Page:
Once you complete a program in general massage therapy, you can specialize in Oriental bodywork. Some massage schools offer courses in Oriental bodywork. A specialty in Oriental bodywork requires 150 to 500 hours of additional training. The American Organization for Bodywork Therapies of Asia (AOBTA) can supply you with information about schools that offer training.

Certification, Licensing, and Special Requirements

Certification or Licensing

The National Certification Commission for Acupuncture and Oriental Medicine (NCCAOM) promotes nationally recognized standards for acupuncture and Oriental medicine. In order to qualify to take the NCCAOM exam, students must complete a three- or four-year accredited master's level or candidate program. Four designations are available: diplomate in oriental medicine, diplomate in acupuncture, diplomate in Chinese herbology, and diplomate in Asian bodywork therapy.

Licensing requirements vary widely from state to state, and they are changing rapidly. Most states use the NCCAOM certification as their standard for licensure. Other states seek certification and additional educational requirements. Check with the licensing board of the state in which you intend to practice.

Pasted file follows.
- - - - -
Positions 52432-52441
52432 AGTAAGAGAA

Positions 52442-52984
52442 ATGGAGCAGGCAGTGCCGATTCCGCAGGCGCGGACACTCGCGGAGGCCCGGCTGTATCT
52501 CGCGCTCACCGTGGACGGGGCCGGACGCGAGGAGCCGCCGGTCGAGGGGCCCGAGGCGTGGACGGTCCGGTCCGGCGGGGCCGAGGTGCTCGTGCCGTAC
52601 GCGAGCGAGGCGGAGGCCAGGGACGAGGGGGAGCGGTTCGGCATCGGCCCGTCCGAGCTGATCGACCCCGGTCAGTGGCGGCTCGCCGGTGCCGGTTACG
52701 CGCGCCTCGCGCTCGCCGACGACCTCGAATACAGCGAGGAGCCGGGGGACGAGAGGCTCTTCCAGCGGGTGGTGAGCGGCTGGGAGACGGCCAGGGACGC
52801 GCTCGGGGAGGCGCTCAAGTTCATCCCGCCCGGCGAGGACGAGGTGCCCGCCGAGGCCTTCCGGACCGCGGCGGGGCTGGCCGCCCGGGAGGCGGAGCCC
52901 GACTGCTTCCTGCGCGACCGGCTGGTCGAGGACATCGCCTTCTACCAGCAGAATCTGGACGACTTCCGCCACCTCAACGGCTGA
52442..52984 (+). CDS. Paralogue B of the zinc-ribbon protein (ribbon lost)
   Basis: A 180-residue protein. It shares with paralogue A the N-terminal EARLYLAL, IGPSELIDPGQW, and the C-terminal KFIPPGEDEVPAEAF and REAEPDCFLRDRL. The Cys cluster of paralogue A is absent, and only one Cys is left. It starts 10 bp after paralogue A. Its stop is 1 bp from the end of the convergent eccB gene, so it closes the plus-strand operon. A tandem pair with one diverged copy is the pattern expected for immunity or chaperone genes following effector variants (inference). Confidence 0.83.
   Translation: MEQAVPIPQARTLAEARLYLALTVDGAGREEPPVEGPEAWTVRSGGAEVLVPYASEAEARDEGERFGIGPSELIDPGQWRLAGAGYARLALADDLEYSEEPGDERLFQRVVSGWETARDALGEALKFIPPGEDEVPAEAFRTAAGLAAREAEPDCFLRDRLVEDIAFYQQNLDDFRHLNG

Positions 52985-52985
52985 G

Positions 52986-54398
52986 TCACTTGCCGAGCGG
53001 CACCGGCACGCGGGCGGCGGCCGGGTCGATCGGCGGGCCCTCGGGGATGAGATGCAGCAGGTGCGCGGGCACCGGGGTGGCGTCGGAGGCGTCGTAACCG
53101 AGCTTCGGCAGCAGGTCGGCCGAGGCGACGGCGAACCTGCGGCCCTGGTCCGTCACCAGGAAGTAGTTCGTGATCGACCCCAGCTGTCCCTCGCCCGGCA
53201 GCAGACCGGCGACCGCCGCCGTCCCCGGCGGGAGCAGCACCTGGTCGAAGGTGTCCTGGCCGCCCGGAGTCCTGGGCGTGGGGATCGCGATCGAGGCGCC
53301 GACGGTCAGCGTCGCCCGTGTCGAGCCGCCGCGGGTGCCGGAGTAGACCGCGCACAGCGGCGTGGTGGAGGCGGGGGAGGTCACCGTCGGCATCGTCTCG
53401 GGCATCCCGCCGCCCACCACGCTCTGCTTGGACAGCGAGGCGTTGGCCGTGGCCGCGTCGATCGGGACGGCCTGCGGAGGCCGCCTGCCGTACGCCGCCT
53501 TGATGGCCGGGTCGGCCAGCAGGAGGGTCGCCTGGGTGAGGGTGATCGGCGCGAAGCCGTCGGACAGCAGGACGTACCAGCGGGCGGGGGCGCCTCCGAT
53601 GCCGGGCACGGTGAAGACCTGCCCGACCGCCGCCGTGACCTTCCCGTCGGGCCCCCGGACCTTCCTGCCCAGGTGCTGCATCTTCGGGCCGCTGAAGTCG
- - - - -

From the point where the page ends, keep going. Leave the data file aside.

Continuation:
Individual states regulate Oriental bodywork practitioners as they do general massage therapists. As of 2020, 46 states and the District of Columbia regulated the practice of acupuncture and Oriental medicine, requiring licensure, certification, or registration. They generally require completion of a 500-hour program and the National Certification Exam for Therapeutic Massage and Bodywork. The American Massage Therapy Association can give you information regarding the laws of your state. If your state does not have licensing requirements, check with your county or municipality for regulations governing massage therapy.

Other Requirements

Some positions may require candidates to pass a background check.

Experience, Skills, and Personality Traits

Requirements for oriental medicine practitioners vary widely if the practitioner specializes in acupuncture, herbology, massage, or bodywork. A massage therapist may practice with only some postsecondary non-degree training. Most programs that train Oriental Medicine Practitioners require an associate's or bachelor's degree, preferably in science or premed, plus three years additional training in acupuncture or four years for Oriental medicine. 

Acupuncturists need sensitive hands and keen vision. Oriental bodywork and massage practitioners need strong hands and physical stamina. No matter what their specialty, oriental medicine practitioners must be comfortable working closely with the human body. Conversely, patients will feel more at ease when the practitioner is calm and friendly. Practitioners work with people who may be ill or in pain, so they need to be compassionate and understanding. Listening skills, strong intuition, careful observation, and problem-solving skills are also valuable.

Oriental medicine is a science of understanding energetics in the body, and it is a healing art. Whether you pursue a career as an Oriental bodywork therapist or as an acupuncturist, you need to be successful at understanding and learning this unique approach to health care.